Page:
At Veriest we host VERIFICATION MEETUPS periodically to share verification wisdom. In our virtual meetings we’ve had hundreds of attendants from the US, Europe, Israel, India, and China. Most recently we were able to host a live event in Israel – I want to share feedback from that meeting.
We started with two presentations: Elihai Maicas from NVIDIA discussed “Improved Solutions for Register Solutions”, and Avidan Efody from Intel, outlined a vision for “Post-UVM”, with a double meaning of something that could replace part of UVM functionality, based on Python-based post-processing of the verification database. A lively panel discussion followed. Avidan moderated, with Elihai, Efrat Shneydor (Product Engineer at Cadence), Guy (Verification Manager at a major system house) and an enthusiastic audience.
What are the advantages of UVM?
Avidan asked the panel if they could imagine a world without UVM. What would be the upsides and downsides? Elihai summarized the obvious upsides nicely: the common layer, base classes, etc; without these we’d be reinventing that wheel. Ramp time reduces for each engineer. “Sometimes”, he said, “I find 15-year-old code developed for internal methodologies where the authors left long ago. What am I supposed to do with that?” A base UVM layer at least gives a common starting point above raw Verilog.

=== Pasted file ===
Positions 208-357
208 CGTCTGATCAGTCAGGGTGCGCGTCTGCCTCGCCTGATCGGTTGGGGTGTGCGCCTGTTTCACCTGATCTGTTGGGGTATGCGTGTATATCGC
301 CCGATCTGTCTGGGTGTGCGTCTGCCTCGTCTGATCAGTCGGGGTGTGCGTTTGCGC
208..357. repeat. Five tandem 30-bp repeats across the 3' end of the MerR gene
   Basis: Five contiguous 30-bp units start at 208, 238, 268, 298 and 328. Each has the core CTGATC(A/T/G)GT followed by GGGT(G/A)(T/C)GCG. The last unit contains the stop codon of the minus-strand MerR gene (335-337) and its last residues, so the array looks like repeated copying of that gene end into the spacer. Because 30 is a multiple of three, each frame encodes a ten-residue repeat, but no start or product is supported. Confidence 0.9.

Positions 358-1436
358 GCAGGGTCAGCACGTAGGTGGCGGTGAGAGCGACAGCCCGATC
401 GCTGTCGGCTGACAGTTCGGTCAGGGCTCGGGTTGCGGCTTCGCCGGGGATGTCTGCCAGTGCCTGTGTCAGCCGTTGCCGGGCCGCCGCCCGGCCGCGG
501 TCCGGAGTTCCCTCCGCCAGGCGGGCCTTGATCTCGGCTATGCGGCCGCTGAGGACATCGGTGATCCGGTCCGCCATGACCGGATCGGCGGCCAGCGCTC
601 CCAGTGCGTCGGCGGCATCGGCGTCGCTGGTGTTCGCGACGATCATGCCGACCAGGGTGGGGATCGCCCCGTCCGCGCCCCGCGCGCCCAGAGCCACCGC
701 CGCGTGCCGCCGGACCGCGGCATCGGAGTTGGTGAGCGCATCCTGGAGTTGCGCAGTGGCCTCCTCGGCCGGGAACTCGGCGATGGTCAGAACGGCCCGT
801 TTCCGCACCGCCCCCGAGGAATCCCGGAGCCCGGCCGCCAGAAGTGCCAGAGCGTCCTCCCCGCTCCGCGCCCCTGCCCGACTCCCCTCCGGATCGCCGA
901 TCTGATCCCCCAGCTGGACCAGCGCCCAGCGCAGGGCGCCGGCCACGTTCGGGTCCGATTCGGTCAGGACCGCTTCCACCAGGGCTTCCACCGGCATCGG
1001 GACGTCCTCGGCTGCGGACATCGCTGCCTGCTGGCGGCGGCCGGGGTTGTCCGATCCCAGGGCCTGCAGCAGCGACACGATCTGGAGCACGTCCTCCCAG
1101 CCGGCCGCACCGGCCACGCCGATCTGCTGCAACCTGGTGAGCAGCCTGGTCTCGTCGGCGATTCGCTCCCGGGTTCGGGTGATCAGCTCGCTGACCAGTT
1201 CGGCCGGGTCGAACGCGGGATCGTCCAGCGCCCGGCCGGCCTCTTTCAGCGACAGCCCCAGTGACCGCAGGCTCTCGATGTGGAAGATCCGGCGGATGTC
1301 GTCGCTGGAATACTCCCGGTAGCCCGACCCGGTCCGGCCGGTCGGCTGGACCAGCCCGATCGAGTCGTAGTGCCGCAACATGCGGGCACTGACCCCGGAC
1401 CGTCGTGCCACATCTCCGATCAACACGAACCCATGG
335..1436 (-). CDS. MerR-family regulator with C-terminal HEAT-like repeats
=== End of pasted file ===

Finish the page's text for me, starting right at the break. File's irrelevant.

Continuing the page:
Guy added that UVM also gives us a common base for sharing know-how. “I have no sentiments for SV/UVM, but it’s what most of the industry has agreed on and it facilitates problem solving. Without that, how could we or the EDA industry invest in developing solutions to next level common problems?”
Avidan asked Efrat whether vendors really develop tools to solve UVM issues. “Sure”, she answered, “for example RAL was developed by vendors and is actively used today!” She added “I remember the days before UVM. There was always one recurring problem – no design for re-use. Maybe it’s still not ideal but we’re moved forward. People avoid basic mistakes. Stimulus generation is greatly improved, for example through sequences.”
Elihai added another benefit of a common methodology is the availability of VIPs, the fact we can take a USB VIP off-the-shelf, and it works! (This prompted a separate discussion about how hard is to integrate a VIP these days. That will be another blog.)
What are the disadvantages of UVM?
Shimon Cohen, an experienced verification team leader with Microchip jumped up: “SV/UVM is way too complex! Young electrical engineers starting here are in shock! It’s so overwhelming! I prefer to recruit people with C++ and JAVA knowledge rather than hardware background. I don ‘t care if they don’t know what a flip-flop is. SV and UVM are much more like software.”
Avidan remarked on the challenge with standards: Many people must sign-off on any change. Is this stalling innovation in the field? Guy agreed: “The software world”, he compared, “experienced many revolutions, one after the other, constantly innovating, AI, new tools and methodologies, constantly sharing knowledge. If you look at SV/UVM, or more broadly at verification methodology, you see little change – basically the same methodology that was used 10 years ago. Some cosmetic improvements only. It seems the industry has aligned itself to the lowest common denominator.”